The 21st century affords technological advances like no other. Video-conferencing, artificial intelligence and electric cars proliferate as myriad industries struggle to stay relevant. While accelerating automation does cause some economic disruption, it can also stimulate business volume and improve customer service immensely. The business of mortgages is one such example. From the start of the application process to the final settlement, hi-tech computing and telecommunications make the entire proceeding go faster and be more responsive to borrowers, at least compared to 20 years ago. Although glitches in electronic systems are inevitable, technology is a boon to home finance overall.
Application and Originations
Many lenders, perhaps most of them, offer some form of online application today. Mortgages were slower to the party than their cousins in retail businesses but they now enjoy the fruits of doing business in cyberspace. The Washington Post reported on a fourth-time home buyer who marvels at the reduction in time the entire process consumes: Sammie Jones told the paper, "“I would do digital every time. It was that profound a difference. It made the mortgage process kind of enjoyable.” With online applying, prospective borrowers can upload supporting documents securely and can sign the application digitally.
Processing and Document Collection
Lenders who operate completely online are known as FinTech lenders, according to a paper released by the New York Federal Reserve Bank. These businesses do not, by the way, operate in every state. Nevertheless, the Fed determined that the time it takes to process a loan application -- i.e. gathering supporting documentation, employment verifications and appraisal reports for home values -- is reduced by 10 days when performed by FinTech enterprises as compared to more rigorously regulated banks. Moreover, FinTech loans were judged no more risky than loans submitted on paper to brick and mortar financial institutions.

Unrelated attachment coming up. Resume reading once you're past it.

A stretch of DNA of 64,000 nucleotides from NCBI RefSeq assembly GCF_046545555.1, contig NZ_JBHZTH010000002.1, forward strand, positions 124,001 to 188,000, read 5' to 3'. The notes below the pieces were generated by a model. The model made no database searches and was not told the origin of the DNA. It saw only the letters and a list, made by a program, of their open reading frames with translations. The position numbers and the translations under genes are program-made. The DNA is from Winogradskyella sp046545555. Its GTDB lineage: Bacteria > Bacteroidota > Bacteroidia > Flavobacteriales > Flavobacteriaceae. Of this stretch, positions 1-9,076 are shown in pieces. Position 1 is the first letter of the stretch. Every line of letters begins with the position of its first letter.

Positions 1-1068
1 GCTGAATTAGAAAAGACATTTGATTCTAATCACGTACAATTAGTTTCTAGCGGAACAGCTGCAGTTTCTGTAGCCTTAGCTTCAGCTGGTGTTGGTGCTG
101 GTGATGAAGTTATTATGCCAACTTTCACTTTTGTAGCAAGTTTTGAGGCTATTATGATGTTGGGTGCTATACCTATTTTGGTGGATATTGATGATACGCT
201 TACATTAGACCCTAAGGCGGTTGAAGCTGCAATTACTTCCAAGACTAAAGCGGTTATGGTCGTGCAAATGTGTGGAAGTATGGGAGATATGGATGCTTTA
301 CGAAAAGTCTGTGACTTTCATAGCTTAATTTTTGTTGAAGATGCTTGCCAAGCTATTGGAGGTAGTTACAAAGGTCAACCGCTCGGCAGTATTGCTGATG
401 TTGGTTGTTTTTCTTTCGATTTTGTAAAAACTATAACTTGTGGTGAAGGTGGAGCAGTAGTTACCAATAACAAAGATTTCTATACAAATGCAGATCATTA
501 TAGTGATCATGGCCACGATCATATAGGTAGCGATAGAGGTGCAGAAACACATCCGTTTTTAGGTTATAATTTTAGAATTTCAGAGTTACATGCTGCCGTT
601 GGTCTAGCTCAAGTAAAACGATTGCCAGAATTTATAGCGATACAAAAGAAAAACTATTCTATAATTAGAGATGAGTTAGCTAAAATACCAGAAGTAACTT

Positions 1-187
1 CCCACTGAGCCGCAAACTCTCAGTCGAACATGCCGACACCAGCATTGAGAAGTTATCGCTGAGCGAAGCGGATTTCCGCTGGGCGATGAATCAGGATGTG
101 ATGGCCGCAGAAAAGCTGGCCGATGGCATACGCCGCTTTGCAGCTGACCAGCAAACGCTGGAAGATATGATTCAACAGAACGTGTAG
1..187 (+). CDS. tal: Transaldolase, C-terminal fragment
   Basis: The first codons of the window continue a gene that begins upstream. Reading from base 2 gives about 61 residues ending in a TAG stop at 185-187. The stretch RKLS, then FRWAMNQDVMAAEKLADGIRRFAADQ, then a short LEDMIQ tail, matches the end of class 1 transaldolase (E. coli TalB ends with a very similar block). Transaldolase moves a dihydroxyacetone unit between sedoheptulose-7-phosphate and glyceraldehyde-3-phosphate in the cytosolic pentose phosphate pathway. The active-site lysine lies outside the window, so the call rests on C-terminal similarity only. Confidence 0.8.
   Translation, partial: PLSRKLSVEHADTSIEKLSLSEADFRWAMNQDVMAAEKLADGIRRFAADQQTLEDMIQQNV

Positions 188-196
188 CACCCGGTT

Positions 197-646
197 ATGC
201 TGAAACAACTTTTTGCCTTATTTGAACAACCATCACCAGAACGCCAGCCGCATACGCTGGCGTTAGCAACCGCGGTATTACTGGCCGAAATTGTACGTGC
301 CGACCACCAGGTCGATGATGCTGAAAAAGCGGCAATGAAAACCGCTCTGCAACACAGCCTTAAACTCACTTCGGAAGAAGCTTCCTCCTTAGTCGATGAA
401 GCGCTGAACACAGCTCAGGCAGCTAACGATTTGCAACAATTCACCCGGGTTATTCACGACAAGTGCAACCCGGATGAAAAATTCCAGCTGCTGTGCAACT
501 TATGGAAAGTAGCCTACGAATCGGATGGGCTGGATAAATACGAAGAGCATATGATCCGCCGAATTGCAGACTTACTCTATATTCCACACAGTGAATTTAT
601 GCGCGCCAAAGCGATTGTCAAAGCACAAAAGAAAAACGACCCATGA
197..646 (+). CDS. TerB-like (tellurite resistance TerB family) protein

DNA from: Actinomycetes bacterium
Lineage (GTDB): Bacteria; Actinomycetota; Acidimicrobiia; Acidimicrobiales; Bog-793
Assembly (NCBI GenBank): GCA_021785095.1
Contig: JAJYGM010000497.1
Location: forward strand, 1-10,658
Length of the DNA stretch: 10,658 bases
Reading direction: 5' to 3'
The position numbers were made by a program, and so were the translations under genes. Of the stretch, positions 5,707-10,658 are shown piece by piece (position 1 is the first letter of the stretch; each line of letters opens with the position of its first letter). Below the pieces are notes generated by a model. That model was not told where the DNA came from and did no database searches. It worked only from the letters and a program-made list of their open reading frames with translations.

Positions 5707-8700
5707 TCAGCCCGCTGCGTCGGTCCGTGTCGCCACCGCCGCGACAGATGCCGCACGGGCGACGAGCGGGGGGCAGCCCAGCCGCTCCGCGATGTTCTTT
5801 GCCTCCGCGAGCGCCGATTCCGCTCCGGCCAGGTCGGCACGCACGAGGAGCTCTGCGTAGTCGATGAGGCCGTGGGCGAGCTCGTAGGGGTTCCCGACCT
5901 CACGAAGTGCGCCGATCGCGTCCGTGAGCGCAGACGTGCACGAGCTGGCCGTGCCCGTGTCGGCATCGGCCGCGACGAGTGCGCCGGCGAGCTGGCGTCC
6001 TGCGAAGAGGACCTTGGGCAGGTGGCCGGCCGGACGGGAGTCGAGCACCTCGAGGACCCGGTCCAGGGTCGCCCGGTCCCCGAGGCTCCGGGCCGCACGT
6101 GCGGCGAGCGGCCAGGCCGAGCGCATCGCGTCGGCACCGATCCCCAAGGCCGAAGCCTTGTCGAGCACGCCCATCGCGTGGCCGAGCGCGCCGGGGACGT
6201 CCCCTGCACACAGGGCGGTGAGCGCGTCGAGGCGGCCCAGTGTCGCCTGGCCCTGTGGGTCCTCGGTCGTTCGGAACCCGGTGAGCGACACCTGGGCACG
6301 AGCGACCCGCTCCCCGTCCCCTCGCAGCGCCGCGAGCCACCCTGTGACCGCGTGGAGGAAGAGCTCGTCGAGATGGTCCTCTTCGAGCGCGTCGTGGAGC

Underwriting and Loan Decisions
Automated underwriting is now a fact of life among banks large and small, among traditional and FinTech lenders. In and of itself, underwriting is an estimation of the risk involved in making a mortgage loan. Weighing, credit history, income, assets, debt, home values and other factors against one another, underwriters have traditionally relied on their own judgments -- in accordance with lender, investor and government guidelines -- on whether to issue credit or not. While human knowledge and acumen are still significant traits for credit analysts to possess, many conventional loan applicants who meet the standard parameters for approval will see their applications go through automated underwriting.
A loan decision that once took weeks to arrive can now be determined nearly instantly by means of the latest underwriting software. Of course, there are many applications where prospective borrowers fall on that fine line between approval and decline. In such cases, the tried and true manual underwriting methods must then be applied.
Closing and Settlement
Every borrower looks forward to the day the money is issued. When a purchase loan closes, that is the day documents are signed; when a property is refinanced, the funds are disbursed three business days later. Either way, the standard settlement always involved borrowers and lawyers and closing agents sitting at a table signing hard copy documents. Enter e-closings, where those same "papers" are executed digitally. Electronic signatures are unique encrypted messages that link a signer to a document. While they are recognized in every state, electronic notarizations do not enjoy nationwide sanction. More states are recognizing remote online notarization (RON), however, and the expectation is that e-notarizations will soon follow e-signatures in legal respect in every state.